What technophiles forget, neglect, trip over—pick a verb–are the multiple purposes for tax-supported schools in a democracy. They and many others futurists err—my verb choice—in equating access to information with becoming educated. The purpose of schooling is reduced to acquiring information.
Googled facts do not add up to knowing something.
Tax-supported public schools have been and are social, political, and moral institutions whose historic job has been to help children and youth acquire multiple literacies, enter the labor market well prepared, vote, serve on juries, contribute to their communities, think for themselves, and live full and worthwhile lives.
Few policymakers, philanthropists, technology futurists have challenged (or are willing to challenge) the swelling embrace of automated instruction that promise transforming schools into information factories.
Effective teaching, like work in other helping professions such as medicine, social work, and religious counseling is anchored in relationships. Those student/teacher relationships convert information into knowledge and, on occasion, knowledge into wisdom about the self and world. Teachers, then, from preschool through high school are far more than deliverers of information.
No software program that I know has algorithms that either make instantaneous decisions when events pop up unexpectedly or split-second moral decisions.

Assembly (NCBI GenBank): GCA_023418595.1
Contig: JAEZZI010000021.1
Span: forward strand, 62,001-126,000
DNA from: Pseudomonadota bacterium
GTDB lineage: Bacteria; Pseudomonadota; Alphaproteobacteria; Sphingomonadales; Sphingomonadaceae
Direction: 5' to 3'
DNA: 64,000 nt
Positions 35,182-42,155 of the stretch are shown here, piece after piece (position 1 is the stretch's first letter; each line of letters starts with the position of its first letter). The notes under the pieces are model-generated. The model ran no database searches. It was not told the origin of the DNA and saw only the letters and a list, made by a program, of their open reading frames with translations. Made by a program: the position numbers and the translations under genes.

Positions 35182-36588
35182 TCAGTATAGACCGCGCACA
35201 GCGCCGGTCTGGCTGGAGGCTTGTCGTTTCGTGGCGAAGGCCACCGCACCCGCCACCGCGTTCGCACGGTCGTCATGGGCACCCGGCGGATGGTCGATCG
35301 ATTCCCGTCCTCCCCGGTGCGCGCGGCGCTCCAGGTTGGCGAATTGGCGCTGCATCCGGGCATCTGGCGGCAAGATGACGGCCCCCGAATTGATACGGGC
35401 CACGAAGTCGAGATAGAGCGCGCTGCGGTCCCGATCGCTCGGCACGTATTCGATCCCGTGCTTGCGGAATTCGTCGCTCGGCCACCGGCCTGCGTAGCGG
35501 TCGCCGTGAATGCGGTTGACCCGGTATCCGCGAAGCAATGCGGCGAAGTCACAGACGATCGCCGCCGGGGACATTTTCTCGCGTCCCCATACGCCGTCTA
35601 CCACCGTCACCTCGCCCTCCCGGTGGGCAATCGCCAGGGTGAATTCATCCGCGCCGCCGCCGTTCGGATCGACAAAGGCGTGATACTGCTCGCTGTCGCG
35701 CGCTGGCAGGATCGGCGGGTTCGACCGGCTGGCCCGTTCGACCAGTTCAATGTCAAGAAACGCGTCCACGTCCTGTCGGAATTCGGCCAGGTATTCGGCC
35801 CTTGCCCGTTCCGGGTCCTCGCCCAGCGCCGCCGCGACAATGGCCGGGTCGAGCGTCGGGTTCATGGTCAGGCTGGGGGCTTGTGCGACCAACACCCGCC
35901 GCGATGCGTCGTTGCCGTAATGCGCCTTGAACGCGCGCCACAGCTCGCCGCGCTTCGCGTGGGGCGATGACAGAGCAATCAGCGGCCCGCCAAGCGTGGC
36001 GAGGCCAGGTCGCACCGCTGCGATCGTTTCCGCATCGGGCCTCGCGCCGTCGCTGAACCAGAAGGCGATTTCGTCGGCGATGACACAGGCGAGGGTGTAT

So, because of multiple purposes for schooling and the daily press of classroom decisions, I believe that automation of teaching is not around the corner.
Education Law Clinic, where children and their families can get legal help securing education services
linked childhood trauma to developmental problems. Its victims, they have found, are often unable to focus on learning or to trust adults. They often suffer from hopelessness, lack of control and diminished self-worth. Remembering traumatic experiences triggers anxiety that suppresses the area of the brain associated with language, making it difficult for them to communicate effectively.
children who experienced trauma were two to four times more likely to skip school, act out or bring other problems to the classroom
U.S. schools suspend more than 3.3 million students annually, according to the National Education Policy Center, 95 percent for reasons other than using drugs or carrying weapons.
landmark publication “Helping Traumatized Children Learn,” which came out in 2005. Colloquially known as the Purple Book, it has become a go-to resource for educators, advocates, and parents, and has been bought or downloaded more than 100,000 times, with requests for translated editions coming from as far afield as Brazil and the Netherlands.
In an elementary school in Brockton, south of Boston, educators got a graphic representation of the issues many of their students were facing when a social worker from the district attorney’s office superimposed the coordinates of gun and drug offenses over a map of the school district. Gasps were heard in the room, the principal, Ryan Powers, later recounted for a New York Times blog. But then the teachers went to work. For students who had trouble grappling with their emotions, they set up beanbag chairs in quiet corners, gave them headphones to listen to classical music or excused them from class to go for walks. Police began letting schools know when they visited an address where children live so counselors could look out for problems. Eisner and Ristuccia worked closely with the school, and after two years of integrating this new approach, the number of students sent to the principal’s office with discipline problems plummeted by 75 percent.
Posted from Diigo. The rest of my favorite links are here.